Real-World Analysis of Tucatinib Triplet Yields Positive Safety Profile in HER2+ Metastatic Breast Cancer


Results from the real-world analysis of the phase 2 HER2CLIMB trial showed a good safety profile with the tucatinib triplet regimen in patients with HER2-positive metastatic breast cancer.

Tucatinib (Tukysa), trastuzumab (Herceptin), and capecitabine combination was confirmed to have a positive safety profile in patients with HER2-positive metastatic breast cancer, according to results from the phase 2 HER2CLIMB trial (NCT02614794) which was presented at the 2022 San Antonio Breast Cancer Symposium (SABCS).1

The real-world analysis also verified several drug-drug interactions for tucatinib therapy that could be managed and adjusted with the help of clinical pharmacists.

The HER2CLIMB trial showed an objective response rate of 40.6% (95% CI, 35.3%-46.0%) for all patients who received tucatinib, trastuzumab, and capecitabine. In terms of the safety profile, adverse events (AEs) of any grade were reported in 99.3% of patients and events of grade 3 or higher were seen in 55.2%. Common AEs in those who received the triplet regimen included diarrhea (80.9%), palmar–plantar erythrodysesthesia syndrome (63.4%), nausea (58.4%), fatigue (45.0%), and vomiting (35.9%).2

Investigators from Duke University Medical Center conducted a retrospective, single-center, cohort study of the safety of the tucatinib triplet, looking at the incidence of AEs, the incidence of drug-drug interactions with tucatinib, and the overall response rate (ORR) after initiation of tucatinib therapy.

All patients included in the study were adults with HER2-positive metastatic breast cancer who were started on tucatinib therapy between April 17, 2020, and June 9, 2021, at the Duke Breast Oncology Clinic.

A total of 23 patients were evaluable; themedian age was 55 years (range, 34-83). The most common site of metastasis was the bone in 52% of patients followed by the lung in 43%, the liver in 39%, and the brain (stable in 39%, active in 13%). Patients had received a median of 3 lines of prior therapy (range, 0-6).

The most common AE of any grade observed in the real-world study was fatigue (70%) followed by palmar–plantar erythrodysesthesia syndrome (61%), nausea (61%), anemia (61%), diarrhea (52%), thrombocytopenia (52%), increased aspartate aminotransferase (AST) levels (52%), and increased alanine aminotransferase (ALT) levels (43%). Grade 3 or higher events consisted of increased ALT levels in 13% of patients, increased AST levels in 9%, nausea in 9%, and fatigue, vomiting, increased total bilirubin, and mucositis in 4% of patients each.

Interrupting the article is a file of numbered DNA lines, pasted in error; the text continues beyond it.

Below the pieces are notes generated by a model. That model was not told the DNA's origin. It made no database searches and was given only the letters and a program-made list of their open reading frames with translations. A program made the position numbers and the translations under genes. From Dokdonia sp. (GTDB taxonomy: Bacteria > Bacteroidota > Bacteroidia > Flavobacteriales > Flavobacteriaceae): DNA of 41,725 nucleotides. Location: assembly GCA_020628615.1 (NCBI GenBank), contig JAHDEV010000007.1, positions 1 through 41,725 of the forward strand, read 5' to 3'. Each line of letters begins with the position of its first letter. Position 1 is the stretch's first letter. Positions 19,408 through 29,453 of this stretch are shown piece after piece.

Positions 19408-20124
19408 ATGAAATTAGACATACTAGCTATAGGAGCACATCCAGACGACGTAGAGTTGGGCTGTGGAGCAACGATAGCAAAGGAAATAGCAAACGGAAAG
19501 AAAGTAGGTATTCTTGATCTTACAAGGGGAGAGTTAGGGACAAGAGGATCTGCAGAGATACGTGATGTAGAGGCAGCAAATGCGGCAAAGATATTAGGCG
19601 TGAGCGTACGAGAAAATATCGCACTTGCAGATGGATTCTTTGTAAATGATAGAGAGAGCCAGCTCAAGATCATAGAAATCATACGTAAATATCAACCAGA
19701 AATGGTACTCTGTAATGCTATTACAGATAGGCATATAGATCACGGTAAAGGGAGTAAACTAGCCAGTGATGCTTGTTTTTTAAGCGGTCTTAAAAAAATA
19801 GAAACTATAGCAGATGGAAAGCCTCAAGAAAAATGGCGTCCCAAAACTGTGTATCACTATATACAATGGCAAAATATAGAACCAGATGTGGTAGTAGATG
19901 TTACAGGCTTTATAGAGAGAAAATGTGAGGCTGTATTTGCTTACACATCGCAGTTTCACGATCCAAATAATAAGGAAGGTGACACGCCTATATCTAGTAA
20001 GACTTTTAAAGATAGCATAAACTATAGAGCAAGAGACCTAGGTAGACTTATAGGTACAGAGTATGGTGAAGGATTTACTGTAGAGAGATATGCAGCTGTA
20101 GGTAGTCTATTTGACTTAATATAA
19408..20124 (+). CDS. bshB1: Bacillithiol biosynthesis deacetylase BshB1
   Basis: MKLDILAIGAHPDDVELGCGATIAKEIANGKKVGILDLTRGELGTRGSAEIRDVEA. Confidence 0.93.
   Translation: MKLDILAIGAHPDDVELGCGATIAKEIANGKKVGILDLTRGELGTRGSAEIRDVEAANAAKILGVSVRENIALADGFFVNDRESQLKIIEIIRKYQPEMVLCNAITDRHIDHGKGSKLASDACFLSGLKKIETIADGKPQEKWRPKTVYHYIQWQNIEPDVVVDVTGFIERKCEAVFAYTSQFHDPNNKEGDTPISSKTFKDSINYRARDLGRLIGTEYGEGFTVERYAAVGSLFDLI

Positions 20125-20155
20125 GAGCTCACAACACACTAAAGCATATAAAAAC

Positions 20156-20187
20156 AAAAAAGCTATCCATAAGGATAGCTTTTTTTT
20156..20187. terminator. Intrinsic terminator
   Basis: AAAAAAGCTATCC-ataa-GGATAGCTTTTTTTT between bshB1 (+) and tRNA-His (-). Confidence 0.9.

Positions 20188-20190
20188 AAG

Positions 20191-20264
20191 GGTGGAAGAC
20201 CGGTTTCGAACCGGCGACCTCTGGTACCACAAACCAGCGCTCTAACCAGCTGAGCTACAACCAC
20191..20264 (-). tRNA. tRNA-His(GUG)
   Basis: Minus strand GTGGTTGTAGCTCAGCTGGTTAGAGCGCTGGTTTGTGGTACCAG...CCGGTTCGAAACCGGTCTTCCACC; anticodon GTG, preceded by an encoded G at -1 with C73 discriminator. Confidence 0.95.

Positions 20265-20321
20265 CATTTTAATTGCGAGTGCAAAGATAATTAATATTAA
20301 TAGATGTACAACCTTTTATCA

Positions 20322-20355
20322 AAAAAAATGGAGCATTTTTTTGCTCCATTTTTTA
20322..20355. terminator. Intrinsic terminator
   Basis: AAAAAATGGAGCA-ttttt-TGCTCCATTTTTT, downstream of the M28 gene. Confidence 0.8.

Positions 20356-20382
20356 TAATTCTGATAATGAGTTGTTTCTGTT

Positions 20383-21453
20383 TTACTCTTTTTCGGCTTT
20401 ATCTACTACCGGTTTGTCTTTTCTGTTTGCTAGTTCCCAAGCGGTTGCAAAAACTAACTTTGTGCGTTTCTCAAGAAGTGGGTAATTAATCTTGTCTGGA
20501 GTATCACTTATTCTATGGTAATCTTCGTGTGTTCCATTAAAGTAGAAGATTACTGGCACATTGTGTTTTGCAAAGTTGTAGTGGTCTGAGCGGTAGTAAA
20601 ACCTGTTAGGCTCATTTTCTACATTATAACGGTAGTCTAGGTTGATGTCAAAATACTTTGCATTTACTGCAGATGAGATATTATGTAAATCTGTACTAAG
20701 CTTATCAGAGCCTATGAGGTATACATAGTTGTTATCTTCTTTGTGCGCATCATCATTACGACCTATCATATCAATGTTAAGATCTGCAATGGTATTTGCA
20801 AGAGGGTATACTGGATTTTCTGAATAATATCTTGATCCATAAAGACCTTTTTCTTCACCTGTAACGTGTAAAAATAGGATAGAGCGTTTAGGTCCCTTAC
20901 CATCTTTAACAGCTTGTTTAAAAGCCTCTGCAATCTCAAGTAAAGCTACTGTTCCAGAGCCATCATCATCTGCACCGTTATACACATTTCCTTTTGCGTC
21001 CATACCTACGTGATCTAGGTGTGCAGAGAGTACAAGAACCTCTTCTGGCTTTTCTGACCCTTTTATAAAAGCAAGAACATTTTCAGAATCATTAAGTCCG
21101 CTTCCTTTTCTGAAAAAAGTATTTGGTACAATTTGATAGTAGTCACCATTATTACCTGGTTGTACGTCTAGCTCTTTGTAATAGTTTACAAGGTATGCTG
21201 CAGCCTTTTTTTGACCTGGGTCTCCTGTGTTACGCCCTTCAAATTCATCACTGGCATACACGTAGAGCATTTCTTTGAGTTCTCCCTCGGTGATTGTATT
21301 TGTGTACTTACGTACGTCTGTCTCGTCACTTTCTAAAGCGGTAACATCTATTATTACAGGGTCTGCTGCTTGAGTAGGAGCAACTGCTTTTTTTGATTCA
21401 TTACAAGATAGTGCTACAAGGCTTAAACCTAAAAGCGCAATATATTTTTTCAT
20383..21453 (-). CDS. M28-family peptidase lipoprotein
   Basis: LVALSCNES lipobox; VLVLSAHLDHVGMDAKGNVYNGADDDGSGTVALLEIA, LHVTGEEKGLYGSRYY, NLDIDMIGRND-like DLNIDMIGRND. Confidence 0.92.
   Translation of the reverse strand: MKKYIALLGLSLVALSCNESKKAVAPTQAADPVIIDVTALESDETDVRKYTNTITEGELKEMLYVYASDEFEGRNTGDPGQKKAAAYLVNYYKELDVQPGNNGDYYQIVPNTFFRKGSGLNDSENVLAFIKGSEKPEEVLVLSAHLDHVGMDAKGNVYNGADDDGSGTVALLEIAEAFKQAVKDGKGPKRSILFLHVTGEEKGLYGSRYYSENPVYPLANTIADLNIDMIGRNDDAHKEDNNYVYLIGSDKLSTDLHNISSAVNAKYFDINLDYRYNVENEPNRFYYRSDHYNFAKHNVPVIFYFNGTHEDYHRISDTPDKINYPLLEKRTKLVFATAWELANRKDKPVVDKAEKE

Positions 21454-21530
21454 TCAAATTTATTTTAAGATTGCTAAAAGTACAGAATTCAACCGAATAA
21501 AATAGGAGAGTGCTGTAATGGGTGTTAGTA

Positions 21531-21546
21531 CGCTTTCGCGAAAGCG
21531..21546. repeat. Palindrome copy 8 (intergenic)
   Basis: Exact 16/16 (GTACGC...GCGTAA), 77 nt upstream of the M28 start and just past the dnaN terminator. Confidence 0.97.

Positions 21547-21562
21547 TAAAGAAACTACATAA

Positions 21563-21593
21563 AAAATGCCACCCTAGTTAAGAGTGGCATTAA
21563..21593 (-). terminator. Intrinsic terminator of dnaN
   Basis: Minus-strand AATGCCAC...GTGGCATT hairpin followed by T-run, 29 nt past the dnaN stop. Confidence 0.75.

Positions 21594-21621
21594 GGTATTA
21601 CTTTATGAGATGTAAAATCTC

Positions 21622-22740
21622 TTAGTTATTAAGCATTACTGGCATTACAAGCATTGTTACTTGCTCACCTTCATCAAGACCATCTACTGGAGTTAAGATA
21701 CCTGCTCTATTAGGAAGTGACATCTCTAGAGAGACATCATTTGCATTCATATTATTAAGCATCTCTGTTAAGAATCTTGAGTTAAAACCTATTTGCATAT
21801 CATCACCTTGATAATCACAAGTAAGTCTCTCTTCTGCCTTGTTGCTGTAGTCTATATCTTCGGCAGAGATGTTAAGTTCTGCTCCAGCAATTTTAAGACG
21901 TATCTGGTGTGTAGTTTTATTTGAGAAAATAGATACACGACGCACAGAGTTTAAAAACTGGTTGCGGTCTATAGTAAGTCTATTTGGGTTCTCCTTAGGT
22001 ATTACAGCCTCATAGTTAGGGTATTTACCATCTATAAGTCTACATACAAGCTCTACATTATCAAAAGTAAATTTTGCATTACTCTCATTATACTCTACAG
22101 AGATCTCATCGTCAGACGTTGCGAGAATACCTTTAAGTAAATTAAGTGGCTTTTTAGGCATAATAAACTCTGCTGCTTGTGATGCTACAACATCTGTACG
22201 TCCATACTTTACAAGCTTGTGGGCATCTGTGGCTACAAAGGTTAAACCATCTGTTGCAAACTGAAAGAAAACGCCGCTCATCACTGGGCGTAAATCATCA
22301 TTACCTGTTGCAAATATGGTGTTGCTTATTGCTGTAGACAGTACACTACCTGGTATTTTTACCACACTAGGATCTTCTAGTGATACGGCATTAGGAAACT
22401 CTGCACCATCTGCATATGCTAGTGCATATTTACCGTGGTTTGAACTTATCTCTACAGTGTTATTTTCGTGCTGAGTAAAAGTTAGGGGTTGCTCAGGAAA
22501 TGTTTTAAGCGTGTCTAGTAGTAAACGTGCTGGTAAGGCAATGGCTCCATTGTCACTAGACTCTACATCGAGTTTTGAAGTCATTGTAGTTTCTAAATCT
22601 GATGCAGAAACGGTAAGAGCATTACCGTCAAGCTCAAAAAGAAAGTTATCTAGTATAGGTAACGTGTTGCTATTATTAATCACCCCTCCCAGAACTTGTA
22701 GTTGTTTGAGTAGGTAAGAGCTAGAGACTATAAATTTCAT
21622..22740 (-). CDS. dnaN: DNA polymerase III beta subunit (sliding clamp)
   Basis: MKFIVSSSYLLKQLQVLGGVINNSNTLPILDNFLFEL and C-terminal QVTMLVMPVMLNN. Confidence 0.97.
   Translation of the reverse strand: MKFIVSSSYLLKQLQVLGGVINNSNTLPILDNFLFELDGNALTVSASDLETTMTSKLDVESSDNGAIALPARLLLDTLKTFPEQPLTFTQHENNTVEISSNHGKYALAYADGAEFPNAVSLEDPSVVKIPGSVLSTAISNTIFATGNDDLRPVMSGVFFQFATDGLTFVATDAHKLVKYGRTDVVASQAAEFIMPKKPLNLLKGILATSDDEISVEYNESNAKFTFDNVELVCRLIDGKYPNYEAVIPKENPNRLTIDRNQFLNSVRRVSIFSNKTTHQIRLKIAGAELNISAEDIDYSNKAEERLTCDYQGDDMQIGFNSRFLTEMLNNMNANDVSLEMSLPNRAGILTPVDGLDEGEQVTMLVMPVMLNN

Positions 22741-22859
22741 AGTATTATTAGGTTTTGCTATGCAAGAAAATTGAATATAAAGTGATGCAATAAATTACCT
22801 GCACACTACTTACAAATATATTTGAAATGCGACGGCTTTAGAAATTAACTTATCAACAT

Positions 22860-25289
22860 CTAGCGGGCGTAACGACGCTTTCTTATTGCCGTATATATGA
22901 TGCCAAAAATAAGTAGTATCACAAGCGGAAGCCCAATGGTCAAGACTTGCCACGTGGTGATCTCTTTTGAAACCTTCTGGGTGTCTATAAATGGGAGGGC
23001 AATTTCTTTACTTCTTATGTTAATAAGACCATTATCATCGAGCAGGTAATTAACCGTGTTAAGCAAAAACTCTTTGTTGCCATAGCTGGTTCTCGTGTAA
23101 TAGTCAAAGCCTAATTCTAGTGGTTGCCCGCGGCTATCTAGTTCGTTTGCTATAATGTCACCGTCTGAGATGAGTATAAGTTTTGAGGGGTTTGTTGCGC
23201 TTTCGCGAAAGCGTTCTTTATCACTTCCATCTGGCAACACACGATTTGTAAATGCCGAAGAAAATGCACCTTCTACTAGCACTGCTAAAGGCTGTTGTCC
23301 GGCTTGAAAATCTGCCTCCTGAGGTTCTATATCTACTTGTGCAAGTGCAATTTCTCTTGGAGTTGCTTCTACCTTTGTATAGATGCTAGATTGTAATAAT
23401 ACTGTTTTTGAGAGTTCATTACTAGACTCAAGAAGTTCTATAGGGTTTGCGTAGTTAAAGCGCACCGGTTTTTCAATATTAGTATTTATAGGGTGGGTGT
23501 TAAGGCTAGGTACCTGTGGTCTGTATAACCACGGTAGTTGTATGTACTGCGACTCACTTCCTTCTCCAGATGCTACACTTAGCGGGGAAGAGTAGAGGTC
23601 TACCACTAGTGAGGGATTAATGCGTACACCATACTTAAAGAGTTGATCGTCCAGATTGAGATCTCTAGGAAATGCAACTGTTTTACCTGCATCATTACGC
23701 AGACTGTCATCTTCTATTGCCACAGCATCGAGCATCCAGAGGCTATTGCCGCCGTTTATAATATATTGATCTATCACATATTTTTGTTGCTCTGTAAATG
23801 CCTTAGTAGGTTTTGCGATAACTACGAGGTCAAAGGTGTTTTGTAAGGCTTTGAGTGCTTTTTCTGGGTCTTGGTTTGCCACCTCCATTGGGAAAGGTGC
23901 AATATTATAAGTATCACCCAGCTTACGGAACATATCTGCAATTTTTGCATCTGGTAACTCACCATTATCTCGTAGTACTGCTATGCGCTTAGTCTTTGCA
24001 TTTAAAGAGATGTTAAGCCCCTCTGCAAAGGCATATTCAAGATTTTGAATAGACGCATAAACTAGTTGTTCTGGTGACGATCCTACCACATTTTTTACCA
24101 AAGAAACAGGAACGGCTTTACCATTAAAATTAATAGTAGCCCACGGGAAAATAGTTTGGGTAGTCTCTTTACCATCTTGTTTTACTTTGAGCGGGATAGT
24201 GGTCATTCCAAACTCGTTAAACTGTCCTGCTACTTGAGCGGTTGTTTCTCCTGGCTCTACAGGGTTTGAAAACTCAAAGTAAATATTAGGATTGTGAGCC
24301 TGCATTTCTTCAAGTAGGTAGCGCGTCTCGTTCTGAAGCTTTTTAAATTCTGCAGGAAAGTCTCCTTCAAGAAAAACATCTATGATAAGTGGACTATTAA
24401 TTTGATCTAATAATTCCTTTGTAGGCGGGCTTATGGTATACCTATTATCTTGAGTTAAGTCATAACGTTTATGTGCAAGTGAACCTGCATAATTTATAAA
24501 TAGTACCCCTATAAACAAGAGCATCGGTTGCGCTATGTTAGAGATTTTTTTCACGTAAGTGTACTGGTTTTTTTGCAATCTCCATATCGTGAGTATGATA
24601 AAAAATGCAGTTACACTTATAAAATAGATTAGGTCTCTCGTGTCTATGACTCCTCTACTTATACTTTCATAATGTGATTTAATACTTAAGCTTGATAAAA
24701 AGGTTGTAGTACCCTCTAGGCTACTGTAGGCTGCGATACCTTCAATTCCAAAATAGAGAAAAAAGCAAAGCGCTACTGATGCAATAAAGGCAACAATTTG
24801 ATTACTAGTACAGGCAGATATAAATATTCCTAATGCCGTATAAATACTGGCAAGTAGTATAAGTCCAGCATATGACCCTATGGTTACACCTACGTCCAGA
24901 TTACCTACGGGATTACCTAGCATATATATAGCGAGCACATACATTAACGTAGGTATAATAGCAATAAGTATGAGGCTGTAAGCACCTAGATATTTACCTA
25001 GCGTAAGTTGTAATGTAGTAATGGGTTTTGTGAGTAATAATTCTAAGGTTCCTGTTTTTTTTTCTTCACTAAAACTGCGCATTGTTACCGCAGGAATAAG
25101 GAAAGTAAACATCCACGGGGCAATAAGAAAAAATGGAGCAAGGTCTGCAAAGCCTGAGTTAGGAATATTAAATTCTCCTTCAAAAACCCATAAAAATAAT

Drug-drug interactions were reported in 39% of patients with 12 different treatments. Tucatinib dose modifications were necessary in 26% of patients.

In terms of efficacy, 26% of patients achieved a partial response and 35% had stable disease. Progressive disease was reported in 30% of patients and 9% were unable to determine response.

For patients with stable brain metastases (n = 9), partial responses were observed in 44% and stable disease was achieved by 33%. One patient had progressive disease and was unable to determine response. In those with active brain metastases (n = 3), partial response, stable disease, and progressive disease was seen in 1 patient each (33%).

In patients who required a reduction of capecitabine dose (n = 18), partial responses were reported in 39% of patients, stable disease in 33%, progressive disease in 22%, and unable to determine response in 6%.

According to prior therapy use, among 17 patients with prior trastuzumab emtansine (Kadcyla) exposure, partial responses were seen in 24% and stable disease in 41%. With prior neratinib (Nerlynx) exposure (n = 7), partial response was reported in 14% of patients and stable disease in 29%. Three patients had previously received trastuzumab deruxtecan (Enhertu), and no responses or stable disease was observed in these patients. With prior everolimus (Afinitor) or a CDK4/6 inhibitor (n = 3 each), 1 patient each had stable disease and progressive disease was observed in the remaining patients. With lapatinib (Tykerb) (n = 2), 1 patient had a partial response and the other had progressive disease.

The study authors noted that the “tucatinib, trastuzumab, and capecitabine regimen sequential place in therapy varied among patients. No patients with previous trastuzumab deruxtecan or omission of capecitabine experienced a partial or stable disease response.”

DiCola et al concluded that further data were needed regarding sequencing for the regimen and its impact on therapy efficacy.


  1. 1. DiCola C, Anders C, Sammons S, Parish A, Erkanli A, Moore H. Evaluating the safety of tucatinib in combination with trastuzumab and capecitabine for human epidermal growth factor 2 (HER2)-positive metastatic breast cancer in a real-world setting. Presented at: 2022 San Antonio Breast Cancer Symposium; December 6-10, 2022; San Antonio, TX. Abstract P4-01-10.
  2. 2. Murthy RK, Loi S, Okines A, et al. Tucatinib, trastuzumab, and capecitabine for HER2-positive metastatic breast cancer. N Engl J Med. 2020;382:597-609. doi:10.1056/NEJMoa1914609
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